Spanish technology to try to make you forget the mobile charger
When we charge the mobile or start an electric car we assume that they will work. That they will have the necessary autonomy to allow us to surf the internet or move from one place to another. We are unconcerned about what happens inside these products. We forget how electromagnetics and technology keep batteries from overheating or phones burning. Behind this apparent magic there are companies like the Spanish Frenetic, which has revolutionized the manufacture of both chargers and batteries with the help of an artificial intelligence system. The goal: that these take up less space. Make them lighter. Ultimately, they go completely unnoticed.
Frenetic was born in 2018 with the purpose of changing the design of transformers, transistors and plates – key elements when managing the electric current that flows through a charger or a battery – to reduce their size. As its founder, Chema Molina, explains, applying the technique of machine learning, that is, getting machines to improve with experience, in these components allows their manufacture to be more efficient. “The transformer represents 50% of the electronics in a charger. It is what allows it to be more manageable, smaller and more reliable. Determine its characteristics. We have trained a system that optimizes its design and even helps to predict its useful life and operation ”, he says.
Programming the algorithm that reduces the size of electromagnetic components has required years and years of research and building a database with enough information to allow these parts to be optimized. When Molina created the company, it was clear to him that he needed a laboratory to create this data. In this center he began to train artificial intelligence through trial and error. This process, repeated almost ad nauseam, allowed the machines to learn and arrive at the solutions that are currently being sold to Airbus, HP, Siemens, Indra and other large global companies. It has managed to forge a large repository of information on electromagnetic behavior.
It is not by any chance that he has used the technique of trial and error. As suggested by Macià Capó, a project engineer at the CIPCEA-UPC Power Electronics Research Center, he could not have reduced the weight and size of these elements if machine learning had been dedicated to solving Maxwell’s equations, which determine the behavior of chargers and batteries. “The artificial intelligence system would have required greater computational capacity, which would have triggered consumption and, therefore, its weight and size. With this type of predictive model, such as Frenetic’s, it is easier to establish the optimal point of a transformer or a transistor ”, he says.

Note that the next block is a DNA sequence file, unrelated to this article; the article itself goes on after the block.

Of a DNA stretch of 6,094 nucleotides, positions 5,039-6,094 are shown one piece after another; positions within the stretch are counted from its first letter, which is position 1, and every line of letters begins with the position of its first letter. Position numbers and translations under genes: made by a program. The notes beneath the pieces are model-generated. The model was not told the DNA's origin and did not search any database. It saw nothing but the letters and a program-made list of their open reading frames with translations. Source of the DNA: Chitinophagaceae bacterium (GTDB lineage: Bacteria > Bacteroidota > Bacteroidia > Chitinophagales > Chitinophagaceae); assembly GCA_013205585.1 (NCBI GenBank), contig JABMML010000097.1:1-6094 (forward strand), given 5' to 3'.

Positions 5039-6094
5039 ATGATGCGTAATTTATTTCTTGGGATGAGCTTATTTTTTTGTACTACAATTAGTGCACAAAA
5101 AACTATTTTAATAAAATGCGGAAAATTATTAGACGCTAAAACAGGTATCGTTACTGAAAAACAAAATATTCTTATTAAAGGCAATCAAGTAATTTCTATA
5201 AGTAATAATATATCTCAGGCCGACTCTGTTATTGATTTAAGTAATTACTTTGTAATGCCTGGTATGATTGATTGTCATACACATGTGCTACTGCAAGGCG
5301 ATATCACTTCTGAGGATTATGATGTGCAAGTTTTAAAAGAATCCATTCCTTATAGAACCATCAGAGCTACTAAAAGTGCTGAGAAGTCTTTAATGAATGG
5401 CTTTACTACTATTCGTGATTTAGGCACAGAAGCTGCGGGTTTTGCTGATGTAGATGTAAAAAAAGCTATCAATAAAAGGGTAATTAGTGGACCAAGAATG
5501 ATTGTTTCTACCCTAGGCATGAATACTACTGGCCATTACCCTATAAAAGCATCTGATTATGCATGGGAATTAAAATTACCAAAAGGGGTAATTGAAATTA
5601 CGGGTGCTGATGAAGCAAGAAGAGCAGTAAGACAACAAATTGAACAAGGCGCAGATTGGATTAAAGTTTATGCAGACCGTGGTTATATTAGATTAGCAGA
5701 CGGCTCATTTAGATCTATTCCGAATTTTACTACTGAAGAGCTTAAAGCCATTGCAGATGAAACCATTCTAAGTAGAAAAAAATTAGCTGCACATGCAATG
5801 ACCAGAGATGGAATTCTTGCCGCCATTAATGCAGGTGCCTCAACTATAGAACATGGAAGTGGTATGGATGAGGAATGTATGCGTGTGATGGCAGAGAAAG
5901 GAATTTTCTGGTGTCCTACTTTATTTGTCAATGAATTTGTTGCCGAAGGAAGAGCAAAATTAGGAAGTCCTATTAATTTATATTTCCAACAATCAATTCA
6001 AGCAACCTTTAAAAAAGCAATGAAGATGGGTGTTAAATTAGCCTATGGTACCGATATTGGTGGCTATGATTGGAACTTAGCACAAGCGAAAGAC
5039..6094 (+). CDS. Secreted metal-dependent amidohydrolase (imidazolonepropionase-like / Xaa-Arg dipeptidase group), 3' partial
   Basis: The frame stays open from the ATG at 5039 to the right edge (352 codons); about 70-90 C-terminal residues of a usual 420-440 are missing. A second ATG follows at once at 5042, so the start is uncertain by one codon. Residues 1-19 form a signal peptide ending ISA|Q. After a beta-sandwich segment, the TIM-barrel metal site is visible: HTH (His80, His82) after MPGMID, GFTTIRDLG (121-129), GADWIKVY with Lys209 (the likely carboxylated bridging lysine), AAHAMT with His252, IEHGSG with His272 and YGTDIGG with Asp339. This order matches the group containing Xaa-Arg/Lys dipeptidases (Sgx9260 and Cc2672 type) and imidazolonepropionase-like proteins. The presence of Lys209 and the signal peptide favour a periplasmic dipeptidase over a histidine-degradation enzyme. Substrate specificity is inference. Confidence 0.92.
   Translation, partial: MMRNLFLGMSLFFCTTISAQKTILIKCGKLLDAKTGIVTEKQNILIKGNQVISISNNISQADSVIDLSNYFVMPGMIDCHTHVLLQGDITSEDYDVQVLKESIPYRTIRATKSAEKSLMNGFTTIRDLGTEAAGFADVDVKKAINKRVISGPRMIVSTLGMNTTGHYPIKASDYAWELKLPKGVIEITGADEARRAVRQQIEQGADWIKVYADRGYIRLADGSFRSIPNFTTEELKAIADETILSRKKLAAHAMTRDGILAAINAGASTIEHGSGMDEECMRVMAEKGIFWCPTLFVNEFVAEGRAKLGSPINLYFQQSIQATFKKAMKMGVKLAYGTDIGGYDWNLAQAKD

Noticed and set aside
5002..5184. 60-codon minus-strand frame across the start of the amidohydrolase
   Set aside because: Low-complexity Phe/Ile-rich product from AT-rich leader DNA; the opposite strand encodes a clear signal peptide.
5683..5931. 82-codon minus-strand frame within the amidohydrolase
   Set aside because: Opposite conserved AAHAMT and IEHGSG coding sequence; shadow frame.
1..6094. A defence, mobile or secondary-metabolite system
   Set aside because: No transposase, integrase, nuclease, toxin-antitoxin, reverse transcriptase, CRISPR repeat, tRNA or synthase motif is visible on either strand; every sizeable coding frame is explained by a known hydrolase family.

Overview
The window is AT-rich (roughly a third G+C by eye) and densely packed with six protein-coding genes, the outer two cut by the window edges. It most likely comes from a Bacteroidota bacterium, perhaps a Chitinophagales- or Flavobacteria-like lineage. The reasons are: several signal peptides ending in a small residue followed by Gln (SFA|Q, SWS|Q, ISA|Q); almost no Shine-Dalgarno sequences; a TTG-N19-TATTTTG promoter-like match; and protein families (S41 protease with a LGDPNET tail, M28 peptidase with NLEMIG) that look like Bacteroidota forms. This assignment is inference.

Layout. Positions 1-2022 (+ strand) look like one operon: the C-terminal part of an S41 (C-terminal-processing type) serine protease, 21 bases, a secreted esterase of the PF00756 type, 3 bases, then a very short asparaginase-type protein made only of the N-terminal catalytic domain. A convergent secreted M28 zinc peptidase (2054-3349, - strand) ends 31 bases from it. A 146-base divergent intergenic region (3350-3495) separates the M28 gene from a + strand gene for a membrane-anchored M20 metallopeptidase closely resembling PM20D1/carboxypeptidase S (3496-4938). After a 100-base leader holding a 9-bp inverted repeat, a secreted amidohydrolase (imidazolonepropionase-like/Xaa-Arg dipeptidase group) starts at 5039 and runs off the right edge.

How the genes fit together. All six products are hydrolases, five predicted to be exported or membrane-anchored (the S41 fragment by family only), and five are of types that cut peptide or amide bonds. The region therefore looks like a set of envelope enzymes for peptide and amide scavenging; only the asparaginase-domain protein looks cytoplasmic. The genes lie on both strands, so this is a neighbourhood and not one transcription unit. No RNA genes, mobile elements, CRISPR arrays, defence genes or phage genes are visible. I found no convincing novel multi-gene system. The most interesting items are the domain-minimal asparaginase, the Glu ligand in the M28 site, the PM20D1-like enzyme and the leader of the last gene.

If Molina’s research continues at current rates — and technology does its job hand in hand with data science — the weight and size of these components can still be greatly reduced. A very attractive effect for the aerospace and automotive industries. Both sectors are looking for the perfect transformer. The one that is tiny, does not overheat and does not lose electricity. “If you have the appropriate data, which is one of the most complicated parts, and sensors, you can optimize the performance and size of the transformers,” says Macià.
Safer space missions
Another possibility that Molina is exploring is the fit of the artificial intelligence system in space missions – some international agency has already knocked on his door to inquire about his project. Take the example that we send a probe to Mars. During the journey and also upon arrival, there is no type of network with constant power supply values, as is the case on Earth. Solar panels and batteries would power the probe, but based on variable parameters. And that’s where artificial intelligence would establish how much power the artifact requires from the panel, from the battery, or from a charger. “Currently we only use the technology in a specific component. The next step will be that machine learning design the electromagnetic systems completely ”, he predicts.
Frenetic’s birth arose almost by chance. Molina received his doctorate in electronics for electric vehicle chargers and power supplies. He knew first-hand the problem he wanted to solve. However, it was not until he met a roommate, a student of artificial intelligence, that he was able to provide a solution, in its theoretical moment, to the problem of weight and size in these internal parts. “In our talks I learned a lot about your field, about automation. And I wanted to apply this knowledge in my field in some way. This is how the company arose ”, ditch.
According to Molina, more and more companies are interested in his solution, which currently employs 35 people. Although he does not want to publicize them, in order to maintain the confidentiality of the contracts, he assures that they are very cutting-edge companies, first-rate technology. “In an artificial intelligence system, a wrong data kills the whole process. Innovative development invalidates you. I hope that our system is becoming more precise and formal. That captures the attention and solves the problems of more organizations ”, he concludes.